Visual Basic 2005 Guide
Databases - DataGridView


There are a variety of ways to work with databases from Visual Basic. The demonstrations in this guide cover the basics of showing and editing data using Visual Basic to provide a front-end for an Access database.

For the examples below use the Access 2000 database, trek2000.mdb (approx 184kb).

Setting Up The Project - Adding The Database File

Start a new project and give it a suitable name. Save all of your files so that a directory is created for the solution. Copy the database file to the root directory of the solution.

Now click on Project, Add Existing Item on the menu and browse to the database. When you do this, the following dialog box is shown,

adding a database

If you expand the Tables node, you should see the two tables that are in this database. Select to add both tables by filling the checkbox next to Tables. Click on Finish and you will see two objects appear in the Solution Explorer window - more about those later.

Looking at the properties window, you should see that the form's File Properties are listed. Choose the Copy To Output property and set it to Copy If Newer. This means that the database file will be copied to the output directory of the project if you make adjustments to the file you originally placed in the root directory of your solution.

Double click on the .xsd file that has appeared in the Solution Explorer and you should see a schema for the database appear as a new tab window in the project.

schema for the database

Looking carefully at the schema, you can see the tables, fields and relationships in this database.

Adding A DataGridView Control

Return to the blank form and select a DataGridView from the toolbox. The following window pops up.

datagridview popup

Select the Episode table from the list and then resize the gird so that all columns are shown. Leave the default editing/updating options checked but remember that there are options here, particularly if you want to create a datagrid that is used only for displaying data. Rename the grid dgvEpisodes and size it on the form as required.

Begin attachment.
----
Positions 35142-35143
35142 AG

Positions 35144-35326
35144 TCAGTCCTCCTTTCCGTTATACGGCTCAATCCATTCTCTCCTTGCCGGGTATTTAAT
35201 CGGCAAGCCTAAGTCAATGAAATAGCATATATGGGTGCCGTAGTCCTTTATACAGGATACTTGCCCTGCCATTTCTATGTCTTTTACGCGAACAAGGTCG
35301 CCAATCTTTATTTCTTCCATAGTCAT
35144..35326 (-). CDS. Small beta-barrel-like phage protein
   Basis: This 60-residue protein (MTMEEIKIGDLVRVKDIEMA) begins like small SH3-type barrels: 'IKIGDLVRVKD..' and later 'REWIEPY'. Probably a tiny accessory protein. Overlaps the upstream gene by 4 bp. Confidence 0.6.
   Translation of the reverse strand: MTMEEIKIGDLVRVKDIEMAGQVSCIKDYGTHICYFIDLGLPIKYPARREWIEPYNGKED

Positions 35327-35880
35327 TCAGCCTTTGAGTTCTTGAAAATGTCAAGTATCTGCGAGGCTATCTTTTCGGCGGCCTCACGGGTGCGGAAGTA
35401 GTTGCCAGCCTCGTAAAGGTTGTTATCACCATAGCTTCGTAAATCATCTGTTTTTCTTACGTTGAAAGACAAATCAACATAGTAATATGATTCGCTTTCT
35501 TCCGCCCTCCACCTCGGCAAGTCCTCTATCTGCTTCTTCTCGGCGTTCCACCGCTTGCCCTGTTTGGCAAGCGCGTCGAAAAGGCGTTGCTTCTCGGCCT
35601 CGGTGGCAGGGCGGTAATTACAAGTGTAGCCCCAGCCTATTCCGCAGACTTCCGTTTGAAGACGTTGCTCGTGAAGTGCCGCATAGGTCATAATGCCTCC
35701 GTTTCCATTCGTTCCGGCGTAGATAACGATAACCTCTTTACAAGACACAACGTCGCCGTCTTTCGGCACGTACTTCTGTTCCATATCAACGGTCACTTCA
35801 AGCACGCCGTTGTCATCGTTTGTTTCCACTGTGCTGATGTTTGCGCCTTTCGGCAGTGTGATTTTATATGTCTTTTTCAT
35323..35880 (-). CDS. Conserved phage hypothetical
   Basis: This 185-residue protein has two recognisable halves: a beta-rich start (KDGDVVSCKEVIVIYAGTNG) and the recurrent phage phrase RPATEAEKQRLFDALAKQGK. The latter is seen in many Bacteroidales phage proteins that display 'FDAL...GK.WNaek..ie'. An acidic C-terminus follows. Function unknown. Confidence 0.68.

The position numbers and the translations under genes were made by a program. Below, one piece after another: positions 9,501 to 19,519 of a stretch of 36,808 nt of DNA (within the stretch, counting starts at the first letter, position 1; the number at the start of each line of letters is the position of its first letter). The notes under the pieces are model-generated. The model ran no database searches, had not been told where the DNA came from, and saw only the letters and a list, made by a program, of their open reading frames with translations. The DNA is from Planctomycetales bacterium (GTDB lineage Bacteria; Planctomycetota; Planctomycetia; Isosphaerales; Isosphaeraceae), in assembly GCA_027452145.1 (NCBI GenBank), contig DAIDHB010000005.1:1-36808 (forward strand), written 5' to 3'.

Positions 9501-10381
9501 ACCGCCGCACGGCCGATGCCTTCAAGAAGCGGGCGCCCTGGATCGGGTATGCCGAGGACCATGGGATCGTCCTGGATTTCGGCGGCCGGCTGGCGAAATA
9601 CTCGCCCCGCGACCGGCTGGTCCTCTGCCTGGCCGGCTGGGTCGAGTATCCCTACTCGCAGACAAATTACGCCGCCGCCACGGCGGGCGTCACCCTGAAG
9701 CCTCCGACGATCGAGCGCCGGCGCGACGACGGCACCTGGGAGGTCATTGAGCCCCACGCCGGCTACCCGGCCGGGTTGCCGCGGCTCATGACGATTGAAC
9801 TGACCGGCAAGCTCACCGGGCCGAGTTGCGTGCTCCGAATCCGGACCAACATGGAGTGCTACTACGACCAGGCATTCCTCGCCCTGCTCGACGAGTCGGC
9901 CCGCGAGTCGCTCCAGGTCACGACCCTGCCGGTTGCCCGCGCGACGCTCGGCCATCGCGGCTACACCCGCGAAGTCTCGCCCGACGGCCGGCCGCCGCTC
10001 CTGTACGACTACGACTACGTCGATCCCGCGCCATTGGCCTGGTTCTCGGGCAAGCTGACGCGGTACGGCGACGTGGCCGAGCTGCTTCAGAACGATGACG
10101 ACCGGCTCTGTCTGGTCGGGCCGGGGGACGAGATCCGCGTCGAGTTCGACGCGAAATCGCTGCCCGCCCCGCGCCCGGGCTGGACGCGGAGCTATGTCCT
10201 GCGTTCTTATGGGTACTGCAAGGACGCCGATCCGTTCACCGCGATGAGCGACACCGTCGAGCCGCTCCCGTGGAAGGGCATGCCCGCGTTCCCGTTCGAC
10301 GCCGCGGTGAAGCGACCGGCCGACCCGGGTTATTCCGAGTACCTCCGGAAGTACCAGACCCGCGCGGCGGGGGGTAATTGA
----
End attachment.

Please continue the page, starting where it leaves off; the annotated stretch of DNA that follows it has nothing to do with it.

Look at the code window for your form, the following line of code was automatically generated for you,


When you show the form in the IDE, you will also see that there are three controls added at the bottom of the window. Read the MSDN help to find out more about how these objects manage access to the database file.

This line of code fills the datagrid with data from your database - in this case from the Episodes table. Run the project to check that the datagrid is being populated as you expect.

Making The Form More Useful

At the moment, any changes that we make in the DataGridView are not written back to the database. We can also make sure that as much of our data as possible is visible to the user.

Our long-term goal is to end up with a form looking something like the screenshot below.

finished form design

Start by moving the grid to the right hand side of the form. Set the form to startup as a maximised window and create the objects on the left hand side (button, button, button, label, listbox, label, label - in that order from the top). Select the DataGridView and set its Anchor property to Top, Bottom, Left, Right

The Fill DataSet Button